New city power customers and those who don't pay their bills on time will have to hand over more money for deposits and connections now that the City Council has approved a new fee structure.

The higher deposits and service fees have no effect on basic electric utility rates, and officials estimate only a small percentage of customers will feel the impact of the new fees.The restructuring is part of a city campaign to crack down on residents and businesses that don't pay their power bills.

Beginning in June, new residential power customers must pay a $75 deposit to establish electricity service with the city. The current deposit is $50. The deposit is refunded with interest after two years of prompt payment of monthly power bills.

Commercial customers' deposits - equal to two months' average billing - are unchanged.

In addition to the deposit, the new fee schedule sets a connection charge of $30 to turn on power at a residence. Commercial customers will pay $30 or $60, depending on the type of power service they receive from the city.

Provo currently does not charge a connection fee. The new connection fee will replace the $20 transfer fee the city now charges to move established service from one Provo address to another.

Residents who have service disconnected because of non-payment will now have to pay $60, in addition to paying the overdue bill and the required deposit, to have power reconnected.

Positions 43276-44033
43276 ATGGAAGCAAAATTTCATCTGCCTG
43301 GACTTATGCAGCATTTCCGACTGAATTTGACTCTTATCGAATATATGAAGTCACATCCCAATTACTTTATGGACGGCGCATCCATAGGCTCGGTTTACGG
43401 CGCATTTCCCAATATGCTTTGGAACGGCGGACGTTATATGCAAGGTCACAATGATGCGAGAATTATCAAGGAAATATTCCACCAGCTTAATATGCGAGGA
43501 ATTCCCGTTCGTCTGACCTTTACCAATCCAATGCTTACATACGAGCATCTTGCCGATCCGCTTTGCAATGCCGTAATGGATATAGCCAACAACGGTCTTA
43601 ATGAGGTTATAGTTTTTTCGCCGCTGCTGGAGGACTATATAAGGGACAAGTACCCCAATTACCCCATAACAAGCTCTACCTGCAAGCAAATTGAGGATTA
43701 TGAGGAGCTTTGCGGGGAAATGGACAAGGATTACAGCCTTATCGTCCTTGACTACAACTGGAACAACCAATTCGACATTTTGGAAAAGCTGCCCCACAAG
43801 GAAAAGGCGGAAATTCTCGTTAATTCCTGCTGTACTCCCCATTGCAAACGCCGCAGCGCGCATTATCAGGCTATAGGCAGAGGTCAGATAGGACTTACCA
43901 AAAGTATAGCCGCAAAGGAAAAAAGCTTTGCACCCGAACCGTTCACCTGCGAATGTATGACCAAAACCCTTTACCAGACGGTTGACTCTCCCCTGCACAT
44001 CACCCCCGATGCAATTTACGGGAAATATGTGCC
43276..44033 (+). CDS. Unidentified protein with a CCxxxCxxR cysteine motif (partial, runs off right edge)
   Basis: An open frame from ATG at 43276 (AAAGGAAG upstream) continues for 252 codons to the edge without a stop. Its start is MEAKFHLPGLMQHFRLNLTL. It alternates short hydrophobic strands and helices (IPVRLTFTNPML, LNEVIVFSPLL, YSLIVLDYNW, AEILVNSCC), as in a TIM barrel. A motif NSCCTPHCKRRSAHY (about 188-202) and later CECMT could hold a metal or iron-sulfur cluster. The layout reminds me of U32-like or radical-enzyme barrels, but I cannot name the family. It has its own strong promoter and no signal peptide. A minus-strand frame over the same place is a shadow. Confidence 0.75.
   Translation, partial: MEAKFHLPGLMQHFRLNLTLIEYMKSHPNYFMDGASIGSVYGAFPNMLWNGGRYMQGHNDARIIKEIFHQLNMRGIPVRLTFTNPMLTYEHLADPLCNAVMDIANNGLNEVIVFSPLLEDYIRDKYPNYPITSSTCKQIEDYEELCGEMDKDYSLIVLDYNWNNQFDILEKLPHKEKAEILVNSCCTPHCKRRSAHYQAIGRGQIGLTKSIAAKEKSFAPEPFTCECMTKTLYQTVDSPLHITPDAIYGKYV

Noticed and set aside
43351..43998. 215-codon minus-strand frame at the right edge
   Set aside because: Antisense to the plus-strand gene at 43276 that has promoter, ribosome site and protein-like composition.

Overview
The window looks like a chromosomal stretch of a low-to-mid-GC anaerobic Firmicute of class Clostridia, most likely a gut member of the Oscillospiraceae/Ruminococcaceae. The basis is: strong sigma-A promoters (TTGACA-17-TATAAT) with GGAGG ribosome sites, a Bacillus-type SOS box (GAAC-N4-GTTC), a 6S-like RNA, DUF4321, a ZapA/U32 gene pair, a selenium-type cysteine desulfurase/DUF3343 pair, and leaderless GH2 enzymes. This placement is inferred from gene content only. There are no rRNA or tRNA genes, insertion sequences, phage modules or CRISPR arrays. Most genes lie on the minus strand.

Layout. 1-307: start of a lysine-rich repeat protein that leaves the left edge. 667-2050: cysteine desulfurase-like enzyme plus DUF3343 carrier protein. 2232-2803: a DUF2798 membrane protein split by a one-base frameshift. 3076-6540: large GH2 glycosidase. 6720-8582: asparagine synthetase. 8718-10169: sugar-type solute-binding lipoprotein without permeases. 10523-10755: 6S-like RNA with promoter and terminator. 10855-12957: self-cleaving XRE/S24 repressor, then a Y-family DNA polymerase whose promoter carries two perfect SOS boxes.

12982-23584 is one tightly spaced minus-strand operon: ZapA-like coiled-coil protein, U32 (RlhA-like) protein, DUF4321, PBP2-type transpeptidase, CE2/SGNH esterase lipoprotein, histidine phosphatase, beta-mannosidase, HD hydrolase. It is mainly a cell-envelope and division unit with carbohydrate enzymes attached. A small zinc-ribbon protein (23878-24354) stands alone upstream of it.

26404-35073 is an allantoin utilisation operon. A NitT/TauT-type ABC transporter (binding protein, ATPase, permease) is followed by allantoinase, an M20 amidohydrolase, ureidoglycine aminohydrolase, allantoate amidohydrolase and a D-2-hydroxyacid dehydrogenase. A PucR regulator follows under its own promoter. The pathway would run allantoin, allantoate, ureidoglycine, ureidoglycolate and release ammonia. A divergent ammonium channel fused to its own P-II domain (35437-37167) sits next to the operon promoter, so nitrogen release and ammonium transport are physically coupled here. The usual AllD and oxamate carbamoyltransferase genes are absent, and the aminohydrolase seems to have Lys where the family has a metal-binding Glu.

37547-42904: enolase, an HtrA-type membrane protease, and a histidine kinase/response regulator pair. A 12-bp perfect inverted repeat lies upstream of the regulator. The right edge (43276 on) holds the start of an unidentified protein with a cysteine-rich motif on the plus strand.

Businesses will pay $60 or $150, depending on the electrical service received, for reconnection if power is disconnected for non-payment. The city currently is allowed to charge a $20 reconnection fee, but has not enforced that ordinance.

The new fee structure has practical and philosophical justifications, city officials say. Philosophically, the city wants each power customer to pay directly for services received, rather than have the cost of providing those services subsidized by utility ratepayers.

On the practical side, the Provo Energy Department wants to lower its total of delinquent accounts by making it more expensive for those who don't pay their bills on time.

Last November, the department was owed more than $1.5 million in late payments. More than $1 million of that amount was more than 90 days overdue.

The department tightened credit policies, began an aggressive collections program and cut off power service to those who refused to make arrangements to pay their overdue bills.

As a result the department has slashed its accounts receivable by two-thirds, to just over $500,000.